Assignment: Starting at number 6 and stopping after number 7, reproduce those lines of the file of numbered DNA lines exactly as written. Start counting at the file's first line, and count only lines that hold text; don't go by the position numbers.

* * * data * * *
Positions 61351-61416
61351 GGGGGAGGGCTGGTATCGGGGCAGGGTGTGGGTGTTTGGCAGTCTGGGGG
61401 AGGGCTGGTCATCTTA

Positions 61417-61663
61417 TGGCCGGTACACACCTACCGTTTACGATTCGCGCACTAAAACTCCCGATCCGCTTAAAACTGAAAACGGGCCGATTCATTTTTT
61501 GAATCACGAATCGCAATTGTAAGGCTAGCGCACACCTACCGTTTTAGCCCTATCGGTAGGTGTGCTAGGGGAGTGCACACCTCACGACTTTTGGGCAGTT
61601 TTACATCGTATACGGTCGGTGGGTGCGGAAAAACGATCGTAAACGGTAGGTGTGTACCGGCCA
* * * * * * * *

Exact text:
61501 GAATCACGAATCGCAATTGTAAGGCTAGCGCACACCTACCGTTTTAGCCCTATCGGTAGGTGTGCTAGGGGAGTGCACACCTCACGACTTTTGGGCAGTT
61601 TTACATCGTATACGGTCGGTGGGTGCGGAAAAACGATCGTAAACGGTAGGTGTGTACCGGCCA